Sunday, April 9, 2017

Apollo's Raven by Linnea Tanner: a style analysis

This post is Part 8 of a series to augment the Tips for Writing Fiction available for free download. Start with Part 1 here.

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Disclaimer: I received a free copy of this book in exchange for an honest review.



I first connceted with Linnea Tanner in Part 1 of this post series, and in Part 7 of this series, I provide the actual book review! The long-form style analysis below goes into much greater detail, diving into many aspects of storycraft, worldbuilding, and wordsmith techniques.

Apollo's Raven by Linnea Tanner is Book One of the Curse of Clansmen and Kings series, a Celtic historical fantasy set during the first century C.E. when Tiberius ruled the ancient Roman Empire. This book was originally published with a different cover, and I received this book as an advanced reading copy.

★★★★


Four stars! This great story revealed something I didn't see coming.

★★★★

The main character of this story is a fair maiden, Celtic princess, and spirit warrior named Catrin. Her strange powers allow her to commune with ravens, an animal considered very wise in the Celtic tradition.

Though forbidden by her father to explore her dangerous powers, Catrin foresees the destruction of her kingdom and turns to her raven spirit for help.

When troops from the aggressive Roman Empire land on her shores, Catrin and her family struggle to maintain peace and prevent her vision from coming true.

But Catrin falls haplessly in love with the son of the Roman ambassador. Their star-crossed romance fans the flames of an epic tale of honor, intrigue, and Celtic mysticism inspired by an ancient era of Roman conquest.

Tanner writes in a declarative, factual style that is nonetheless well-described and engaging. For me, her sentences sometimes felt a little long, but this is mostly a matter of personal taste.

I'm not usually drawn to books written in this style, and in places, the story had the feel of an engaging history textbook. But this actually heightened the air of historical significance within Apollo's Raven, and I admire Tanner for leveraging her writing style in this skillful way.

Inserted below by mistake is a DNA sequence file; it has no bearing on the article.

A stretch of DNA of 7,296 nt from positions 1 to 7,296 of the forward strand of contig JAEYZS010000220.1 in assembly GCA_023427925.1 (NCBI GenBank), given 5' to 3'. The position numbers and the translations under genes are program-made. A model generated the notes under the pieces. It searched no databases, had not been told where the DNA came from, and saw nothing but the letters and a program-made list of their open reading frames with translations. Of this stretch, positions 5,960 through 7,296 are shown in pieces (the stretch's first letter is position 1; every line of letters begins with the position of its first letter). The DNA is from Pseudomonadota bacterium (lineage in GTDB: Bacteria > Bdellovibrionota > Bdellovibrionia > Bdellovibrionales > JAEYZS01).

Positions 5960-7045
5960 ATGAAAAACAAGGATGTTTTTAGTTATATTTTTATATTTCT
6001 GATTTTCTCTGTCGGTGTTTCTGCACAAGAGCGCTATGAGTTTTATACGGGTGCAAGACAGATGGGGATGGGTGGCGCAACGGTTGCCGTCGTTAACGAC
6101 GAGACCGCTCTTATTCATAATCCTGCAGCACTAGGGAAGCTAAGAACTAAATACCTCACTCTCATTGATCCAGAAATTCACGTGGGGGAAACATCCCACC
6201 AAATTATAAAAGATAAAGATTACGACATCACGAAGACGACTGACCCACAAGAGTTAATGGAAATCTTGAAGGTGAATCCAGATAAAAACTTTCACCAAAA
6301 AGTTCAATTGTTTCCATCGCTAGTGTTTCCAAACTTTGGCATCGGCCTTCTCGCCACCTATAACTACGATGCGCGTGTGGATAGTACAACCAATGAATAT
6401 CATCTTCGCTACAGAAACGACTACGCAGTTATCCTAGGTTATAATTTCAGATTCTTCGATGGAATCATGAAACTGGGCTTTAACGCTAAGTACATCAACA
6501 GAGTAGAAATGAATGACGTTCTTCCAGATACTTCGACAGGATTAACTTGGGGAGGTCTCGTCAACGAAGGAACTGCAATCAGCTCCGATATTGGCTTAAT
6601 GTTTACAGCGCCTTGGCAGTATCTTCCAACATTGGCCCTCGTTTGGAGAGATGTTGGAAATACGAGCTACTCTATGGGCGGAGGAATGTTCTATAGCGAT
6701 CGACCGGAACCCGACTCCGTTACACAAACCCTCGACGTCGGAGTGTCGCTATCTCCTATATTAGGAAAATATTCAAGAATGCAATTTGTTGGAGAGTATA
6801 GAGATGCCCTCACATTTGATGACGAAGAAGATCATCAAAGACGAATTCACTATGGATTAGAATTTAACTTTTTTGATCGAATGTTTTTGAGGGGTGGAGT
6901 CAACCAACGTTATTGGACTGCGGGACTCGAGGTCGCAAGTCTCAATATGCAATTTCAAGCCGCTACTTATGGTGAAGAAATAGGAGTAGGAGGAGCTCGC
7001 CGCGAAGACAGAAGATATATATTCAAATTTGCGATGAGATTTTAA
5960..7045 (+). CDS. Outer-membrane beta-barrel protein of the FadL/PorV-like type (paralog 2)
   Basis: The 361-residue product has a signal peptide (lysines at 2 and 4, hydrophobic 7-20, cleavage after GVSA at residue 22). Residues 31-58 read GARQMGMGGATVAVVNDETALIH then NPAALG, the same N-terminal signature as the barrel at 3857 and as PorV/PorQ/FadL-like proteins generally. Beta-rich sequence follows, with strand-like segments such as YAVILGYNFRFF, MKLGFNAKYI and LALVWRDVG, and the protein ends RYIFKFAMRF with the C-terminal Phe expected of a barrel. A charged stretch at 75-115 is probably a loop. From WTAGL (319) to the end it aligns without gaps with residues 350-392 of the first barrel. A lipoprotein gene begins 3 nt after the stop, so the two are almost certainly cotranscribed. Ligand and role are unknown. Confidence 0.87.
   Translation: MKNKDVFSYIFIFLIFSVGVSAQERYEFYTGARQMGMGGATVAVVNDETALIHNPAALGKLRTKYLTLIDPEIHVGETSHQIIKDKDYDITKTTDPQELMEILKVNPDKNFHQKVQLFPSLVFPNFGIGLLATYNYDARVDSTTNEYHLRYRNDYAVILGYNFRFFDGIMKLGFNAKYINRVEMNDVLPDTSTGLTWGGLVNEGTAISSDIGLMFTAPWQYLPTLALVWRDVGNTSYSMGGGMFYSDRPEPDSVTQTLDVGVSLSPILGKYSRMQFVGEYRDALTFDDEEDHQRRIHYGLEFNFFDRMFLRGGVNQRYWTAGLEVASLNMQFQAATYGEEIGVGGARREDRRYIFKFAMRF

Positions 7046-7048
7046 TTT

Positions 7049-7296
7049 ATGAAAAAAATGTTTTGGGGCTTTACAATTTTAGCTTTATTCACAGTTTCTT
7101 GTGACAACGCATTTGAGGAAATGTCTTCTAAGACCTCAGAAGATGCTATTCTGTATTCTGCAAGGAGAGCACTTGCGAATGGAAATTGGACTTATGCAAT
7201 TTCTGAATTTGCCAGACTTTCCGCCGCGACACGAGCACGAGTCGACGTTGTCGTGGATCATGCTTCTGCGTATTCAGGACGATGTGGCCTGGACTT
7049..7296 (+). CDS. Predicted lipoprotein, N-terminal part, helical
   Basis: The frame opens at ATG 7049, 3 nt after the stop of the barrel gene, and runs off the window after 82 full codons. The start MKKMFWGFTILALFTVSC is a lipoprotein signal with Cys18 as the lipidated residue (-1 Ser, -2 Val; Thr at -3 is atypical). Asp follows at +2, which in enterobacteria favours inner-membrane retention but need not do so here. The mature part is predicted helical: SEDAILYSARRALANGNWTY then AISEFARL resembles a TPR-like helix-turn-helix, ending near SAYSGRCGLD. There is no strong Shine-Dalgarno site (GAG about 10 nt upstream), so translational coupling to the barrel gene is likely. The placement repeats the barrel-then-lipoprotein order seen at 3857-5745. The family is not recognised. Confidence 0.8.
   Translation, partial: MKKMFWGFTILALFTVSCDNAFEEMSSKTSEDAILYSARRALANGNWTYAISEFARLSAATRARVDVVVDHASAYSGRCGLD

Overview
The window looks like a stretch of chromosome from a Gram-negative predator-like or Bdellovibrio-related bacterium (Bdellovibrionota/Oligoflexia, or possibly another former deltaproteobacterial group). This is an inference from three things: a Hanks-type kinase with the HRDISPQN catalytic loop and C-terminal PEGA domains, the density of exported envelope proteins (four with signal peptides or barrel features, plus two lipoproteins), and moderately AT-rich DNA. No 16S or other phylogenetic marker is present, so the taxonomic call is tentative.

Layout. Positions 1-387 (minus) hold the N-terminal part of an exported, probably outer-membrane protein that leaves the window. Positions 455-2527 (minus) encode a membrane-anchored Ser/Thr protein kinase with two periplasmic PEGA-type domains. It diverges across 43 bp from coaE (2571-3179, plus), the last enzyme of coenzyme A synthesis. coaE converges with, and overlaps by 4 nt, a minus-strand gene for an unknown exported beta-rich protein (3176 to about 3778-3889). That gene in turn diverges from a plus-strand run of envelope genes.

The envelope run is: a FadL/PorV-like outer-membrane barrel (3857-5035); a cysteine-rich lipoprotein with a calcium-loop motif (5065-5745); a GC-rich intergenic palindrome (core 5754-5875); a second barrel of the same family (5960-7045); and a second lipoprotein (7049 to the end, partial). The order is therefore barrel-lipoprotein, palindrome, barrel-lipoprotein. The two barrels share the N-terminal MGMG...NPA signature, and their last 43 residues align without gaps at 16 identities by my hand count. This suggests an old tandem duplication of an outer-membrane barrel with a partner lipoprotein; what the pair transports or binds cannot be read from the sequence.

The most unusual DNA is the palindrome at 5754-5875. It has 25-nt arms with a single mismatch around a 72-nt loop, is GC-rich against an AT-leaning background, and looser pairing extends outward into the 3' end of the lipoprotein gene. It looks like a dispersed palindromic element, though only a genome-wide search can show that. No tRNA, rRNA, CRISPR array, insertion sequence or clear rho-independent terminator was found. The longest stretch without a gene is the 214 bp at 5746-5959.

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Her love for history shines through this novel in all the rich details Tanner has diligently researched; her painstaking efforts brought the world of the ancient Celts to life. Her grasp of Celtic mysticism was deft and imaginative, and she contrasted this ancient pagan tradition with the more well-known paganism of ancient Rome.

Tanner also intertwined the mysterious workings of Catrin's raven spirit with the Roman sun god Apollo and his raven messenger of legend. Though this story takes place entirely in ancient Britannia, this overlay of Celtic and Roman mythology gave rise to the name Apollo's Raven for the novel.

Beyond the amazing (and historically accurate) foray into the world of the ancient Celts, Tanner's well-crafted story kept me guessing. Between Tanner's myriad character motivations and the mystic nuances of Celtic shamanism, Apollo's Raven delivered the unexpected in a highly satisfying way.

I loved how Tanner revealed one piece of the puzzle at a time, sometimes through a chapter following a specific character, other times through dialogue about offstage events.

I also liked the fast-paced chapters, and at the beginning of each chapter, Tanner placed an intriguing quote from the manuscript to come. I found that this "preview" enhanced my anticipation of the unfolding story, and it made the book quite hard to put down. I read three quarters of it in one sitting.



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Tanner's book involved many dynamic elements, from the tempestuous political climate of Britannia, to the unpredictable nature of young love, and the dangerous, little-understood powers of the Druids.

My favorite of the story's many factors involved a curse placed on the royal family well before Catrin's birth. The determined princess might use her raven's powers to alter the curse and change the future, but her powers themselves are part of the curse.

With little wisdom outside the raven to guide her and time running out for her Roman love, Catrin must immerse herself in the ancient magic of the Druids and fight to remain unscathed.

Overall, I found Apollo's Raven exciting, romantic, and laudable in its rich details of Celtic life. I am definitely reading her next book in the series! And I look forward to reviewing Book Two.


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